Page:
The hatfield and mccoy feud
The Hatfield and McCoy Feud
The feud between the Hatfield and McCoy families involves political, social, cultural and economic factors that happened between West Virginia and Eastern Kentucky in the early twentieth centuries (Otis 15). The feud highlights the weaknesses of institutions like education systems and churches, the legacy of the early civil wars, the importance of law, exaggerated family importance, and isolation of mountain folk.
The Hartfield-McCoy Feud was a prolonged conflict fought in the 1880s between neighboring families living in the Tug Valley (Otis & Rice 27). The Hatfields inhabited the Logan County which consist of the present Mingo in West Virginia. The McCoy, on the other hand, lived mainly across the Tug Fork near Pike County in Kentucky. The families were led by Anderson Devil Anse for Hatfield and Randolph for McCoy. The families were deeply rooted in the area and even intermarried among themselves as well as with other neighboring families. Among several conflicts that happened in Eastern Kentucky, Hatfield-McCoy feud was the most notorious. The purpose of this paper is to discuss the long-lasting conflict between the two families.
The explanation as to who was loyal to the family leaders Devil Anse and Randolph McCoy is based on the economic conflict caused by the opportunity to sell timber and secondly by coal and railroads. Devil Anse was the successful timber entrepreneur among the local in Tug Valley. He employed men more than 35 to cut the timber and float it to Cincinnati (Evans et al. 34). Some his employees were related to the McCoy families hence known as the Hatfields. An example is the Selkirk McCoy together with his two sons. On the other hand, Randolph McCoy and his father had failed dismally in the timber business that led to their hatred towards Devil Anse. Randolph obsession with Devil Anse’s success was more pronounced when he rejected his daughter’s relationship with a Hatfield. Also, his detest made him vindictive and a quarrelsome person.
The second phase of the conflict was fueled by the development of coal mines and building of roads. The feud now involves Perry Cline, who grew up as Devil Anse’s and lost a 5,000 acres of a land court case to Anse. He was forced to move to Pikeville from West Virginia where he made new friends with influential politicians. He later used his connections to restart conflict and take his revenge on Devil Anse (Waler & Altina 55).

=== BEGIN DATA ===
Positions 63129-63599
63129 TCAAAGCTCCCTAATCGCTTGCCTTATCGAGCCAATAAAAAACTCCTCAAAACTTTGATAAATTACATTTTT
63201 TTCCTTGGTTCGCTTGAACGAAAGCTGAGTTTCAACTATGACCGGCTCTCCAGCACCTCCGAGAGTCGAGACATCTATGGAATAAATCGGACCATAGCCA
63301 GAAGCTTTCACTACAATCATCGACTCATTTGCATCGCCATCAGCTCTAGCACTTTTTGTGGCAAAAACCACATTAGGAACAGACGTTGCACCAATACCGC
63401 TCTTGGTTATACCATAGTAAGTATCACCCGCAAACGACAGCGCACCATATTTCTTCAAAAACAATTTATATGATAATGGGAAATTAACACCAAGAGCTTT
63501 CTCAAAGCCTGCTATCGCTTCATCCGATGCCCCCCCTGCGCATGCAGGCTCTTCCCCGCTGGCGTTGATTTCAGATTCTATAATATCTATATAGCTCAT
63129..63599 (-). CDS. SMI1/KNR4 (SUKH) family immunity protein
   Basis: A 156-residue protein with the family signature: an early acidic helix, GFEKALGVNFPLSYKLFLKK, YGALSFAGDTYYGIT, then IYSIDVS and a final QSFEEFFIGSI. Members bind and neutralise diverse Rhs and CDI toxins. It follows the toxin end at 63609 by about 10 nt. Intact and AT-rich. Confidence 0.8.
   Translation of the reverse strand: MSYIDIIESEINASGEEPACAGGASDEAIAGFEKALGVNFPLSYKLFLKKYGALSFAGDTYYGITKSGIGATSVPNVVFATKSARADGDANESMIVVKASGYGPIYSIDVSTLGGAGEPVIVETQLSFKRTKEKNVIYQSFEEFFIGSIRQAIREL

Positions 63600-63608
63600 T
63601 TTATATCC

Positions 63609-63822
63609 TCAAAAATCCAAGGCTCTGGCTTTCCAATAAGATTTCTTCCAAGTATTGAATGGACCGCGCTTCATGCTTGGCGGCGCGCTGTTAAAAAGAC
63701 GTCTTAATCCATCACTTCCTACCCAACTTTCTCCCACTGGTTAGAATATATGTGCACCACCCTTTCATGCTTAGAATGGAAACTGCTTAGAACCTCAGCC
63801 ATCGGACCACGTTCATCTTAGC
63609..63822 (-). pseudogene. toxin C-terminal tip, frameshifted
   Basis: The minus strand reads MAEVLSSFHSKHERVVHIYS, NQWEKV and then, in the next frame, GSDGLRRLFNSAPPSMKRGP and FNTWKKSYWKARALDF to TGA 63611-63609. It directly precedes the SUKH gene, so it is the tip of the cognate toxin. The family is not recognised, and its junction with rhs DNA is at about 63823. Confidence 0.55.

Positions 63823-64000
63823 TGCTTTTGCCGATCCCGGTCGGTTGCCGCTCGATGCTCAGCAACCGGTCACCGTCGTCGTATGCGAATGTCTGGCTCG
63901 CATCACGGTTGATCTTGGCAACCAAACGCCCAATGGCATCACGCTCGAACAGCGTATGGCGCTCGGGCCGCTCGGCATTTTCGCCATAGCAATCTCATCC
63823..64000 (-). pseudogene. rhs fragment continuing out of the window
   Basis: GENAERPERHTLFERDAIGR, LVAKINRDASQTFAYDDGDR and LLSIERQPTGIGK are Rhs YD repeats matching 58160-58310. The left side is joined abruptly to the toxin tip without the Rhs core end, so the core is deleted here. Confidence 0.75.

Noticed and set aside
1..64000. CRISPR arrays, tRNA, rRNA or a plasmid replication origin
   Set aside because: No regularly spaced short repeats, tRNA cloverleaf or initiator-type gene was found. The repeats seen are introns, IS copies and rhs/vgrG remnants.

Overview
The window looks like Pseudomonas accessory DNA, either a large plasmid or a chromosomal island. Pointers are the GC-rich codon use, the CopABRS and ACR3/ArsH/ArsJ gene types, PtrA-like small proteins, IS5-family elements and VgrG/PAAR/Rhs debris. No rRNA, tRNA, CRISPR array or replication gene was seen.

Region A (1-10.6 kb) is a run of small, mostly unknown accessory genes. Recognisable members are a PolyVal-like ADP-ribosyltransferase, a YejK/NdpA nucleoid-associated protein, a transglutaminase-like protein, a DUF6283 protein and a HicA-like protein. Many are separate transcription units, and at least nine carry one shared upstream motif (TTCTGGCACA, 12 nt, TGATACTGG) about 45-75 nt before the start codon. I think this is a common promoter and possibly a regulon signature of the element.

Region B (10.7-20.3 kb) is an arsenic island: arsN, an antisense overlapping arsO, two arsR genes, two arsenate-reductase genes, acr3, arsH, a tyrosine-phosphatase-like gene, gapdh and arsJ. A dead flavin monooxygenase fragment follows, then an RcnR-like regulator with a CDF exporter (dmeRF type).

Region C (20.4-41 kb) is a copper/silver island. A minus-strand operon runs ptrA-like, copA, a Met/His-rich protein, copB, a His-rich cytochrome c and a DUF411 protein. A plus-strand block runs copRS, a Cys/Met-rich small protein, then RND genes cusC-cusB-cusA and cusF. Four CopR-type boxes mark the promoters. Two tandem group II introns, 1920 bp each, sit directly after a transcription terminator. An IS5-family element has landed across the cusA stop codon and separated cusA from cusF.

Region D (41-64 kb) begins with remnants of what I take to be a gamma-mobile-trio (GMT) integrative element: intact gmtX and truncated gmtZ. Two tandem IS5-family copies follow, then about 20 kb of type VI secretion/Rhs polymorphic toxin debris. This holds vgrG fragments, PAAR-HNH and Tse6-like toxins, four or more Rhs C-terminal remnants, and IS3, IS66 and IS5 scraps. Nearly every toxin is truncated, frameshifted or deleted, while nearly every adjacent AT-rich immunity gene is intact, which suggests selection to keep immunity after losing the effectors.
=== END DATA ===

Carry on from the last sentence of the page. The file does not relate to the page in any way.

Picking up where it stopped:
The origin of the violence can trace to back to the murder of Harmon McCoy in January 1865 in Pike County. Harmon was a Union Army veteran and Randolph McCoy’s brother. He was believed to have been murdered by the Logan Wildcats, which was a Confederate guerillas’ band led by Devil Anse Hatfield. It is his murder that contributed to a hard feeling among the McCoy family and later led to the feud (Otis & Rice 33).
Another instance that added to the dispute was the 1878 incident where Randolph McCoy accused Floyd Hatfield of hog theft; both were from the Pike County. The resulting trial at Anderson’s home, their neighbor who was also a justice of the peace and a Baptist minister. Although Randolph McCoy’s nephew testified for Hatfield and Selkirk McCoy, Randolph cousin offered a decisive acquittal vote. However, Randolph McCoy’s cousin was later killed by brothers Paris and Sam McCoy following the trial. Another incident of 1880 election at Blackberry Creek in Pike County also increased tension between the two families (Waler & Altina 41). Johnse Hatfield, son of Devil Anse, slipped away with Randolph McCoy’s daughter Rose Ann from the election grounds. The two had a relationship that might have been successful but instead ended up widening the rift between the two families.